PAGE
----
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Blood Transfus. 2014 Jan;12 Suppl 1:s229-34. doi: 10.2450/2013.0293-12. Epub 2013 Jul 3.

Use of platelet-rich plasma in the care of sports injuries: our experience with ultrasound-guided injection.

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Immunohaematology and Transfusion Centre, Department of Laboratory Medicine and Pathology, University Hospital of Parma, Parma, Italy.
Department of Clinical and Experimental Medicine, Unit of Sport and Functional Rehabilitation, University Hospital of Parma, Parma, Italy.
Department of Clinical Sciences, Section of Radiological Sciences, University Hospital of Parma, Parma, Italy.
Department of Surgical Sciences, Orthopaedic Department, University Hospital of Parma, Parma, Italy.



Platelet-rich plasma is being used more frequently to promote healing of muscle injuries. The growth factors contained in platelet-rich plasma accelerate physiological healing processes and the use of these factors is simple and minimally invasive. The aim of this study was to demonstrate the efficacy of ultrasound-guided injection of platelet-rich plasma in muscle strains and the absence of side effects.


Fifty-three recreational athletes were enrolled in the study. The patients were recruited from the Emergency Room in the University Hospital at Parma according to a pre-defined protocol. Every patient was assessed by ultrasound imaging to evaluate the extent and degree of muscle injuries. Only grade II lesions were treated with three ultrasound-guided injections of autologous platelet-rich plasma every 7 days. Platelet concentrate was produced according to standard methods, with a 10% variability in platelet count. The platelet gel for clinical use was obtained by adding thrombin to the concentrates under standardised conditions. Outcomes assessed were: pain reduction, muscle function recovery and return to sports activity, ultrasound-imaging tissue healing, relapses, local infections, and any side effect during the treatment.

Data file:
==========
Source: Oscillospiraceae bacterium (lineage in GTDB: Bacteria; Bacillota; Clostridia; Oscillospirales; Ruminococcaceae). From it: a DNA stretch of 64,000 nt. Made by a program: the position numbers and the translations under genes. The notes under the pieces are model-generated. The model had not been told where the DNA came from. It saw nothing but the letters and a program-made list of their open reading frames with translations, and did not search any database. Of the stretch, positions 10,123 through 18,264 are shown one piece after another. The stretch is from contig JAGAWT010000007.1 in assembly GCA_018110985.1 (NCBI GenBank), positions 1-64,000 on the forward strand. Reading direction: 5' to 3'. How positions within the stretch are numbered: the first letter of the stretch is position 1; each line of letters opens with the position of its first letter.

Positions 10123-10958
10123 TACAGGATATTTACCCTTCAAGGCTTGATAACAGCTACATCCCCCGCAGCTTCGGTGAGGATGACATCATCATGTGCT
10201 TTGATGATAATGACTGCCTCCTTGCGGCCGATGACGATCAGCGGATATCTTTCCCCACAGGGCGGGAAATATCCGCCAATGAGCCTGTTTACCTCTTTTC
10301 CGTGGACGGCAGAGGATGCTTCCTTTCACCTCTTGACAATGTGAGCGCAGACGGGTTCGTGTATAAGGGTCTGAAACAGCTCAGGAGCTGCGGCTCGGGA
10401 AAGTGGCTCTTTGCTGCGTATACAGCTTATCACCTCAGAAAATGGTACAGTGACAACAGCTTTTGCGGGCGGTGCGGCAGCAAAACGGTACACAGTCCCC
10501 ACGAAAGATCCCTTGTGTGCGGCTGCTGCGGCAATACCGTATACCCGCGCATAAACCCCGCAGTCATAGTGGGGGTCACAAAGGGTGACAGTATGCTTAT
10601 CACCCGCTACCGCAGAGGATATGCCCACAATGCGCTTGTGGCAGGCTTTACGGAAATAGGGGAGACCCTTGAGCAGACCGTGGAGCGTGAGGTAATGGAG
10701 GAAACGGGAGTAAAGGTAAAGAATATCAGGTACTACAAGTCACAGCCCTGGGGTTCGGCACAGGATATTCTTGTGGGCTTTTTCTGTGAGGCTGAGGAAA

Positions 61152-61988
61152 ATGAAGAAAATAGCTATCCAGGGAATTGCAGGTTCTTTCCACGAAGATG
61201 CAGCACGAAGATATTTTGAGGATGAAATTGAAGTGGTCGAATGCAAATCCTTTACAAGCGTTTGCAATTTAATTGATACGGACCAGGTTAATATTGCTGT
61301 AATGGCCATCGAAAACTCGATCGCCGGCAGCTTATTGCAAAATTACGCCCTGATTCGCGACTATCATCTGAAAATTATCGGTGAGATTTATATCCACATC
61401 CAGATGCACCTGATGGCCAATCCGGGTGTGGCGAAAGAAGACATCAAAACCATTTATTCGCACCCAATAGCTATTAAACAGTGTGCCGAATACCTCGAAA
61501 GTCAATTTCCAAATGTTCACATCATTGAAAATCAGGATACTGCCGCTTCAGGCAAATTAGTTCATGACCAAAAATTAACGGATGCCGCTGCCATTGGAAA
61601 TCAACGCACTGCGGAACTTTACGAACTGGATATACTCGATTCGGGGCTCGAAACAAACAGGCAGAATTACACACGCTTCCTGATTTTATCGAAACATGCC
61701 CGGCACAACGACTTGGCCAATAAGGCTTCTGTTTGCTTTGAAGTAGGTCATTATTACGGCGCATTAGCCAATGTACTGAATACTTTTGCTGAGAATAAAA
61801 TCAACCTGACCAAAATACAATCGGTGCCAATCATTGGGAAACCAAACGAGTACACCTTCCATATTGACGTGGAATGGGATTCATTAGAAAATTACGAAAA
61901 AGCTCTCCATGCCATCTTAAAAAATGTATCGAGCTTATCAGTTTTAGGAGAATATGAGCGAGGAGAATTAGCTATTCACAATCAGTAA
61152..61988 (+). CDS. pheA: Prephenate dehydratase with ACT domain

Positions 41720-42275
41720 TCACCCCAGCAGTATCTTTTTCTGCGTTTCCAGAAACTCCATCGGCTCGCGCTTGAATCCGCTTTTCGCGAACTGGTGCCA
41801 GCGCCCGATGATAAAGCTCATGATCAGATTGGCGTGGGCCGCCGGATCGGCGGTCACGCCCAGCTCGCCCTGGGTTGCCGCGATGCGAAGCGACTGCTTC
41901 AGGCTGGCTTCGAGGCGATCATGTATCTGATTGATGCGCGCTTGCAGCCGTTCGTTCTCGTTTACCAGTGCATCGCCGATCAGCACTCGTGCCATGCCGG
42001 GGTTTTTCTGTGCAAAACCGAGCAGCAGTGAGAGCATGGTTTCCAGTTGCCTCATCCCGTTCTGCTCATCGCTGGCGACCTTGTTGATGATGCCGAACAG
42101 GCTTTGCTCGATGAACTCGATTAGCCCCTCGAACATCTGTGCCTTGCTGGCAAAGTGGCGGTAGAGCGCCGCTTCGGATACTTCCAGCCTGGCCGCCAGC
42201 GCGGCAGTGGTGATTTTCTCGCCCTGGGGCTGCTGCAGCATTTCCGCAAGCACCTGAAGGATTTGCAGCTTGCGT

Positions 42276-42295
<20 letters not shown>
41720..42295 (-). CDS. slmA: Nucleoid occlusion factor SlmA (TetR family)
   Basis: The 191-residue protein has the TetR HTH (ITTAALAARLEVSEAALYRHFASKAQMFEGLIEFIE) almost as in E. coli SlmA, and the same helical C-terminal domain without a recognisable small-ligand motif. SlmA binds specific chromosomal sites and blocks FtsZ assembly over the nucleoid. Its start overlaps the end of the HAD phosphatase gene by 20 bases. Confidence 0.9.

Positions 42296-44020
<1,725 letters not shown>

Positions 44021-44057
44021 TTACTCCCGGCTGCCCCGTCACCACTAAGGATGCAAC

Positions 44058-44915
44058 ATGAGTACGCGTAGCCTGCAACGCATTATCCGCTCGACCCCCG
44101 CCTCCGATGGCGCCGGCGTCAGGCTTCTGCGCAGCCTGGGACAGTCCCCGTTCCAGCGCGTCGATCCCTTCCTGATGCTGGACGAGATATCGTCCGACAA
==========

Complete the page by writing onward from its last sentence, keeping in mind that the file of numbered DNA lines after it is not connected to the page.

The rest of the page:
In all cases muscle lesions healed fully on ultrasound-imaging, the pain disappeared, and muscle function recovery was documented with a return to sports activity. A single patient had a relapse 1 year after treatment.


Platelet-rich plasma injected into the injury site is one of the most important factors rendering the treatment effective. To maximise its efficacy the preliminary ultrasound must be done accurately to localise the lesion and guide the needle into the corresponding lesion. According to the current results, which document full muscle recovery and no relapse except for one case, platelet-rich plasma ultrasound-guided injection represents a valid mini-invasive treatment for muscle injuries.

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